Yesterday, while I was on CNN via an outdoor set just a stone’s throw from the behemoth Swann Memorial Fountain that dots the center of Philadelphia’s arts corridor, a thunderstorm suddenly whipped up and blew us off set. As the network pulled the plug on the segment and we all ran for cover, getting drenched in the process, I thought to myself: This will be the worst storm of the Democratic National Convention.
The Republican National Convention was, after all, one giant man-made disaster after another. If Americans weren’t already feeling frightened enough about terrorism and our fragile economy, Donald Trump and his party plotted to scare the bejesus out of all of us—hoping to make us terrified enough to vote for a xenophobic, hate-mongering reality show star who clearly can’t be responsible for his own thumbs let alone our nation. And in addition to stoking squalls of economic anxiety and storms of hyper-nationalist and racialized resentment were disasters of speeches brimming with lies and plagiarism and convention-goers erupting in nasty jeers against Hillary Clinton.
After watching parts of the Republican National Convention, I also felt drenched—but it was from sweat, for fear of the ominously ugly direction in which Donald Trump and his supporters want to take our nation and our world. And in that sense, the Republican National Convention wasn’t just a paradox of a messy storm created by people who don’t believe in man-made causes of climate events—but an inadvertent foreshadowing of the dark days that would lie ahead in a Trump presidency.
Whereas by contrast, the Democratic National Convention is poised to be as bright and optimistic as the Democratic Party itself—an enduringly positive force for good in our politics and in our nation. Make no mistake about it, Democrats are also focused keenly on the storms and discontents in America and in our lives—on pressing economic inequality and racial discrimination, on environmental degradation and our crumbling roads and struggling schools. But we’re also the party that believes in a brighter tomorrow, the party that welcomes the rainbow that follows the rain, the party that knows the sun will rise again. The Republicans exacerbate and exploit fear to try to win votes. Democrats believe in—and invest in—hope and change.
Amidst all this, unseen forces have leaked unkind emails written by DNC staffers on the convention's eve. The mutual torment between the Sanders campaign and the DNC is not news, as Sanders himself has made clear, but this uninvited peek into the unvarnished opinions of DNC staff is catnip to the press. What's interesting is the identity of the hackers, given that they appear connected to the Russian government amid mounting evidence linking Donald Trump to Russia in general and Vladimir Putin in particular—Putin being, as Tim Kaine noted, perhaps the only person Donald Trump has never insulted. Is it a coincidence the Russian government might be behind the DNC leaks? Perhaps.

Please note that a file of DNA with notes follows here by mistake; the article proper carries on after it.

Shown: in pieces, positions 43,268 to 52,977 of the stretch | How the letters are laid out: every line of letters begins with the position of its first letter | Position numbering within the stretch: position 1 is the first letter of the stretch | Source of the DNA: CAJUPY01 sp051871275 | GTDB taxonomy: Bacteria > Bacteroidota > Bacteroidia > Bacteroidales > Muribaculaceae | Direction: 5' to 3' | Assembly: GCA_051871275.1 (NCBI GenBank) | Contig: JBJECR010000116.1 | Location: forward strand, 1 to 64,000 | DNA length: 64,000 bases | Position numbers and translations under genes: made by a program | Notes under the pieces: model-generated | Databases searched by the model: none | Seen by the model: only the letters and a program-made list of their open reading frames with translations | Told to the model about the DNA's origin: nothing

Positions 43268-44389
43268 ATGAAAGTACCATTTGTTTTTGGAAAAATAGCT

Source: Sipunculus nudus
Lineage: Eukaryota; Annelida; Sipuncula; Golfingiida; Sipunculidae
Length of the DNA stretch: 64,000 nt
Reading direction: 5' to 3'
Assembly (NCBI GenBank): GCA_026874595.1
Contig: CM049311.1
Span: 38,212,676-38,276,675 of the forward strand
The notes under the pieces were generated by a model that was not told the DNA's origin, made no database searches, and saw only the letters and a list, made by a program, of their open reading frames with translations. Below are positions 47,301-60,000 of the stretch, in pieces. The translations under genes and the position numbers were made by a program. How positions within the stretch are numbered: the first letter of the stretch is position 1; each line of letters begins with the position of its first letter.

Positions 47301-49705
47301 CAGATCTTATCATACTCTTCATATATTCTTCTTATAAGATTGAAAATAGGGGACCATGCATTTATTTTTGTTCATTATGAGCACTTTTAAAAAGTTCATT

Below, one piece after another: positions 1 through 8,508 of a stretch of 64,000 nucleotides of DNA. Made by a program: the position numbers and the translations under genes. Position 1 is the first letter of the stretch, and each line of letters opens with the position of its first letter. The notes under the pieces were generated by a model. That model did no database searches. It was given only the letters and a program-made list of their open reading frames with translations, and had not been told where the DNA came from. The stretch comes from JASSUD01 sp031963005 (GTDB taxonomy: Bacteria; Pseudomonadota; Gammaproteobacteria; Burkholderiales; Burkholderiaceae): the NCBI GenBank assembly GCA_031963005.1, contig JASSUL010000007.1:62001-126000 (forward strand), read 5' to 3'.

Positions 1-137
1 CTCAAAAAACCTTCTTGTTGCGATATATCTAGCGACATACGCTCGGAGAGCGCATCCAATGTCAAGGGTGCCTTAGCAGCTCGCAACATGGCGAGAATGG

Of course, many of the emails are problematic and disconcerting on their own—such as the emails suggesting DNC staff thought of smearing Sanders because of his presumed lack of faith, which are beyond offensive. They deserve addressing and should and will be addressed. And on Sunday, it was announced that Debbie Wasserman Schultz will step down as DNC Chair following fallout from the leaks.
Still, does this cast a cloud over the Democratic National Convention? Not according to Sen. Bernie Sanders, who told CNN’s Jake Tapper the emails were outrageous but nothing different than Sanders and his allies had been suspecting all along—but then emphasizing that his focus now is, “I’m going to do everything I can to defeat [Trump], to elect Hillary Clinton and keep focusing on the real issues facing the American people.” Clearly, the Democratic primary process can always benefit from examination and reform. But in the grand scheme of things, this is a small storm that will blow over.
We cannot, of course, ignore the real storms and tumult in real people’s lives, on which both Bernie Sanders and Hillary Clinton are constantly focused. Just as the vast majority of Americans know what scientists know, that environmental climate change and thus mega-storms are the result of human action, so too are economic, racial and gender disparities the result of human acts. Inequality and injustice are not inevitable. They are preventable—if we elect a party that believes in preventing them.
Democracy is messy and this is, after all, the Democratic Party for a reason. And a certain amount of mess is a good thing, necessary to clarifying our positions and priorities and principles. But make no mistake about it, in stark contrast to the hot mess of a scary hurricane that was the Republican National Convention—a convention that threatened all Americans to vote for Trump or else—the Democratic National Convention will feel like a warm summer’s day, with all the promise and potential that an even better, brighter America holds.
What I’m seeing in Philadelphia already, and expect to see more of as the convention gets under way, is optimistic Americans coming together to define and defend a positive vision for our country and for our world—a vision that includes and unites us all and shows how we can and will be stronger together. And don’t believe Trump or anyone who tries to tell you otherwise—as much as we can all be made to fear the storms and darkness, we Americans are a fundamentally optimistic and faithful people who will always prefer the brighter path.